The next Yarnworker Weave-Along project is a little different from ones we have done in the past. Rather than focusing on one specific project, we are going to take a generic form—the scarf—and look at three ways to weave it highlighting variegated yarns. We all have these types of yarns in our stash, those beautiful hand-dyed or commercially prepared yarns with tantalizing color combinations. Figuring out the best way to use them can be a puzzle.
I’ll introduce you to three ways to use variegated yarns in the warp—pick-up lace (second from right), pooled (second from left), and clasped (right). The term “variegated” can refer to many things. Pick-up lace and clasped warps can highlight any multi-colored yarn you have in your stash. Pooled warping works best with hand-painted yarns with distinct bands of color.
This weave-along will allow you to weave a project wherever you are on your weaving journey. The first technique, pick-up lace, is the most beginner friendly. The second technique, planned pooling, is most easily accompanied by using a warping board or pegs, not in the way you might think, and the final technique uses the direct method in a unique way.
An additional stealth objective is beefing up your yarn choosing, sett selecting skills and working on fundamental weaving techniques. During the 2019 Biennial Survey, this was high on the list of things where weaver’s needed extra support. So while the warping techniques may be new the fundamentals of yarn selection and weaving technique are the same for all your weaving applications.
The registration link will be available October 16, 2019 (see below for schedule). I’ll post the link to Patrons first, then email the link to everyone who is on the Yarnworker mailing list who checked “weave-alongs” as a special interest.
I’ll defer any specific yarn questions until after October 1st to give me time to finish up the next Yarnworker class, Weaving 301: Pick-Up.
Here is the who, what, when, and where info to date:
This weave-along is designed for an advanced beginner. I assume that you have already woven a few projects, can warp your loom without assistance, have a basic understanding of weaving terminology, and are ready for a challenge.
I’ll provide a generic scarf pattern free of charge that you can adapt depending on your technique of choice.
Rigid-heddle loom with at least a 10” weaving width, 2 stick shuttles. The pattern will have information for 8-, 10-, and 12-dent reeds. Optional: 10-inch pick-up stick, warping board or pegs for pooled warping; a swift is also helpful, but you can work form a center-pull ball.
This is an opportunity for stash diving. During registration week, I’ll offer up some tips for how to select yarns and sett. Most likely, you will have yarns appropriate for this weave-along in your stash. If not, I’m allowing an extra week to gather your materials before we start warping.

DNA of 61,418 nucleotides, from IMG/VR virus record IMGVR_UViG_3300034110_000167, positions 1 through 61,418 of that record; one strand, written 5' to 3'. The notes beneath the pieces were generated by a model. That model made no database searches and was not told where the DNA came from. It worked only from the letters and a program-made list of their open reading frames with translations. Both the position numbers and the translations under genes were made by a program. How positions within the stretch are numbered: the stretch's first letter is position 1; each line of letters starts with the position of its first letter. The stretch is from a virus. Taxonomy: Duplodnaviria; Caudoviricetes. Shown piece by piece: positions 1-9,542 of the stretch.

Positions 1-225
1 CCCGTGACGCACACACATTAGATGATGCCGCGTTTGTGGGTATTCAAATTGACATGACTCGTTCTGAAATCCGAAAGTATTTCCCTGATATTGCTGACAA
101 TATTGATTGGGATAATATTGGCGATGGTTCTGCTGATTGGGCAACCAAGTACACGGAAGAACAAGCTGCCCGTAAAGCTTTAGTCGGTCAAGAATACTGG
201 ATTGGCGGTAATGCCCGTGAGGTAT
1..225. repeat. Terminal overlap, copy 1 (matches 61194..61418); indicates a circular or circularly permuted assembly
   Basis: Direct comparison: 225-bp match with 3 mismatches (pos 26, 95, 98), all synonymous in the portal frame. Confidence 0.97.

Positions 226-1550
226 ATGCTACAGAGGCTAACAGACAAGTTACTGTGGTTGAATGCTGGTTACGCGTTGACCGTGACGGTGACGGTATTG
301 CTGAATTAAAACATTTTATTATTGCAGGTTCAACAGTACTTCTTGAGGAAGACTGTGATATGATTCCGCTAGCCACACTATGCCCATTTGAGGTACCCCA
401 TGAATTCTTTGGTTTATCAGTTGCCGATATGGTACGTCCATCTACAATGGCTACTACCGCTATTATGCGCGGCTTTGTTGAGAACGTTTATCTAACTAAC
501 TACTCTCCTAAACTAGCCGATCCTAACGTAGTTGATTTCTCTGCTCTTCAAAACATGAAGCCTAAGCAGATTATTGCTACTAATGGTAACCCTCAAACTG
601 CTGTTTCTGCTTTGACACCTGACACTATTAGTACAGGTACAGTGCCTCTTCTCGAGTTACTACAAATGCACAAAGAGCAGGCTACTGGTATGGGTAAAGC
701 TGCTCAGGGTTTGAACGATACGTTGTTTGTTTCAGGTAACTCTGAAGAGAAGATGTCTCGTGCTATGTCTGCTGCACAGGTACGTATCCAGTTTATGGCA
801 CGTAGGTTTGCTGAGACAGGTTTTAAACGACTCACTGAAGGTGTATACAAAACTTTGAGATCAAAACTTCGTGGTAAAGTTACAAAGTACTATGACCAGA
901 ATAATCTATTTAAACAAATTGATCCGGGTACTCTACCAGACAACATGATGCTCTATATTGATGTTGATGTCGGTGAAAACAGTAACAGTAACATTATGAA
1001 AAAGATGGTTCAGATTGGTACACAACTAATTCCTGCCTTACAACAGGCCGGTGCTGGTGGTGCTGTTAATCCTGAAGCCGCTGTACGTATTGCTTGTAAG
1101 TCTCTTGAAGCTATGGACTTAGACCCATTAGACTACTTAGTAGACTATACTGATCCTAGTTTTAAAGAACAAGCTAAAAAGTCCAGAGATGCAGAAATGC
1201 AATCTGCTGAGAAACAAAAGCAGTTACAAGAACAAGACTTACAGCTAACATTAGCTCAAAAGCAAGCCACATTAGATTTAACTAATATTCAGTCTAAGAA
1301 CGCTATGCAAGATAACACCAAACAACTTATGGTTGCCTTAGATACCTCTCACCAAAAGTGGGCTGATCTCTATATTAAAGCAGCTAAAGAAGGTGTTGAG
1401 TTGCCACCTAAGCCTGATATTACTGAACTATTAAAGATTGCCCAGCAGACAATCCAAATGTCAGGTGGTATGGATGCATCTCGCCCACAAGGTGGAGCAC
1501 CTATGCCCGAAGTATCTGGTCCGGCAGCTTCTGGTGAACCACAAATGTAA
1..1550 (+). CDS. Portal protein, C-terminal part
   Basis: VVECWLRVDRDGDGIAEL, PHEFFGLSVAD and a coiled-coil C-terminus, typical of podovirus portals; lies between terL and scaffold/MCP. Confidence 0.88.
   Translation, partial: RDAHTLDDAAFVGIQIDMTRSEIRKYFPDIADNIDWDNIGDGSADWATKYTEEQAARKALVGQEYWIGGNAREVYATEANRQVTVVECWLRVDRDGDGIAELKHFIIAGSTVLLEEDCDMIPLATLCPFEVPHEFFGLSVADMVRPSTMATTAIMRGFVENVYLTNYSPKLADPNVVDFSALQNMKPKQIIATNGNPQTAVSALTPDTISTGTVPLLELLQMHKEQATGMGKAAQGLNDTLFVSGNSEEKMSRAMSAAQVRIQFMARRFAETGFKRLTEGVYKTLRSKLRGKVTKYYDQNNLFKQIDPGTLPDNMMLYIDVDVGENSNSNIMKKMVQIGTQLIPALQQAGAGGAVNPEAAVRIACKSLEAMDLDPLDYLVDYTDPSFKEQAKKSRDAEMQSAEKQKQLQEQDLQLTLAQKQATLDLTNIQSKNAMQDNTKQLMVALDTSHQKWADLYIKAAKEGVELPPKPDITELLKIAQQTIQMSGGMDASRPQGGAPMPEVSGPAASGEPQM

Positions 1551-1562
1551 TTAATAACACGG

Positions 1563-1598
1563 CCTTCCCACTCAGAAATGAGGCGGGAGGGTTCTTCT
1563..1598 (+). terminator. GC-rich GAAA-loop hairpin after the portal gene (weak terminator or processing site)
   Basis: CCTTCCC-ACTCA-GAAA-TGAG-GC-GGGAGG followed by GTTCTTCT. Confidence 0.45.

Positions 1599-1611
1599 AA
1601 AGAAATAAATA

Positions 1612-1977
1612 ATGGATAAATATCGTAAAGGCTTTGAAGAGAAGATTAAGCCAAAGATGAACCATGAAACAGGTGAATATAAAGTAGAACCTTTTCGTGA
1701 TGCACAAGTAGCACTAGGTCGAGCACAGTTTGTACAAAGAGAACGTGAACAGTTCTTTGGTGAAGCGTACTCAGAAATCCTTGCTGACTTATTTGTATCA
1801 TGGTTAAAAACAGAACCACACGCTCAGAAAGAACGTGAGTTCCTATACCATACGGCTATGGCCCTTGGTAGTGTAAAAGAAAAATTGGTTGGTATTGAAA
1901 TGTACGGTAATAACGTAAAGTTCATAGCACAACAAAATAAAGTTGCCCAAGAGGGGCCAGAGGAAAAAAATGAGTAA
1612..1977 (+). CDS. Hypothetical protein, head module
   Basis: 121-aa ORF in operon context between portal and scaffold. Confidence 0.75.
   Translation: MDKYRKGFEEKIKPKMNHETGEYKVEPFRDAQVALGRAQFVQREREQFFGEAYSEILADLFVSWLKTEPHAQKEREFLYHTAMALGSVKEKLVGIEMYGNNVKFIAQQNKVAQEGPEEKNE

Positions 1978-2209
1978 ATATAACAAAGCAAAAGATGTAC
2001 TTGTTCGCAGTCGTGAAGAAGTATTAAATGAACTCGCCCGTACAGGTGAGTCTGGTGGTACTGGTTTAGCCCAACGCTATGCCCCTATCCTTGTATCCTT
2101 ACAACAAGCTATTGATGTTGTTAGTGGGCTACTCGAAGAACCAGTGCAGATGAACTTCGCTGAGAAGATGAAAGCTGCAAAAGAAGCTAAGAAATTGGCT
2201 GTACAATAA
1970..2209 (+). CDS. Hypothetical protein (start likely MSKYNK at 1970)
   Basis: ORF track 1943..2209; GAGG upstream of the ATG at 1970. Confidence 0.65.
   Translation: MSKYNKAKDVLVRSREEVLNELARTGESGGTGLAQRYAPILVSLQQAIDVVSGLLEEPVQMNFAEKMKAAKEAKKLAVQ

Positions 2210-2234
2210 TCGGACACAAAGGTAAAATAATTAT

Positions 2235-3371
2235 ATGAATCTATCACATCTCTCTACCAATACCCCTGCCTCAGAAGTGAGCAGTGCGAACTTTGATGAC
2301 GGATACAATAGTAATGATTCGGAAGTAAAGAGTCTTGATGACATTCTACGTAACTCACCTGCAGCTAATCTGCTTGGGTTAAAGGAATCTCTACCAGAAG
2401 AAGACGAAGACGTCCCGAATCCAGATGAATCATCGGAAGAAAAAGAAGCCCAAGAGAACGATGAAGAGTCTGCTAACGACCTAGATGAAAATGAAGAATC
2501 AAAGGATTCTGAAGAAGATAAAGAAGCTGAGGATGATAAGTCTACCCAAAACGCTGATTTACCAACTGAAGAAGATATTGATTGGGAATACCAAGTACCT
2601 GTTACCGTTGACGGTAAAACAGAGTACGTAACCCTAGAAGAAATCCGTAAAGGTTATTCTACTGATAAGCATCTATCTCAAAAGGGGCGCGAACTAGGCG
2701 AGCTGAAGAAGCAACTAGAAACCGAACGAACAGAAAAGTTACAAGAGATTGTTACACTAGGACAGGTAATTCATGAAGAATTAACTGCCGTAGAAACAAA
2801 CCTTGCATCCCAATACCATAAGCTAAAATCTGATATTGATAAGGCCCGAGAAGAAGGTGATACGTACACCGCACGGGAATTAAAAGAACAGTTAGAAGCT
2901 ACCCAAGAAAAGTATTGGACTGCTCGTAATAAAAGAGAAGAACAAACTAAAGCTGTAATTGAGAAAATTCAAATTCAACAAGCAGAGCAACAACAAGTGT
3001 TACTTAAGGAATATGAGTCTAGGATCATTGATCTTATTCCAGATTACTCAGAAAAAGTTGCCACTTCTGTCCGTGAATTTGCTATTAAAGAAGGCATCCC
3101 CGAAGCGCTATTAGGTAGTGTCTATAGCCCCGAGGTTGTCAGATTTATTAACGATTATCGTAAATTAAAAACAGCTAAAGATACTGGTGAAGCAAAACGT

A big thanks to SweetGeorgia Yarns for providing the yarns I’ll use during the weave-along.
All variegated yarns will be used in the warp. We are going to talk about color value quite a bit, I wrote a blog post about color value that you may find handy while gathering your materials. Don’t get too hung up on color though. This weave-along will leave a lot of room for play!
These are generic descriptions of the types of yarns I’ll be using, although the pattern is quite adaptable to many yarn sizes. As a general principle, I’m setting the yarn a little bit closer than a balanced plain weave sett and weaving with a finer yarn than the warp to create a slightly warp emphasis fabric.
As noted above, I’ll defer any specific yarn questions until after October 1.
Warp: 225 yds variegated, smooth, multi-plied (2 or more), variegated light worsted or DK weight, about 1,000 – 1,200 yd/lb.
Weft: 180 yds solid or semisolid, fingering weight, about 1,800 – 2,400 yds/lb, of a similar color one of the colors in your warp of any yarn construction.
Warp: 225 yds handpainted yarn with large color repeats of 8’’-12’’ that is smooth, multi-plied (2 or more) worsted or DK weight, about 1,000 – 1,200 yds/lb.
Weft: 180 yds solid or semisolid, lace weight, about 2,500 – 3,200 yds/lb, of a similar color to at least one of the colors in your your warp of any yarn construction.
Warp: 115 yds variegated, 1115 yds solid, smooth, multi-plied (2 or more), fingering weight, about 1,800 – 2,400 yds/lb. Solid should have high value contrast to variegated.
Weft: 180 yds solid or semisolid, fingering weight, about 1,800 – 2,400 yds/lb, choose a solid that has a similar color to one of the yarns in the variegated yarn. For instance if your multicolored yarn has a lot of purple you may want to choose a similar solid purple weft.
These projects will allow you to tackle some new yarn choosing skills and to discover some new warping techniques that highlight variegated yarns.
Note: The Yarnworker Patrons and I have spent the summer beefing up our warping skills with a patron weave-along to Weaving 202 on indirect warping. Although it isn’t necessary to know indirect warping for two of these techniques, I will be using it to tackle planned pooling. The class is now available in the Yarnworker School.
October 16: Registration link available, welcome information, tips on selecting yarns.
October 30: Warp
November 6: Weave
November 13: Finishing
November 20: Show and Tell!
I host the weave-alongs for free at the Yarnworker School of Weaving, a community-funded, virtual classroom for rigid-heddle weavers. For more information about the Yarnworker Weave-Alongs and School, check out this FAQ.
A big shout out to all the Patrons who keep these weave-alongs going.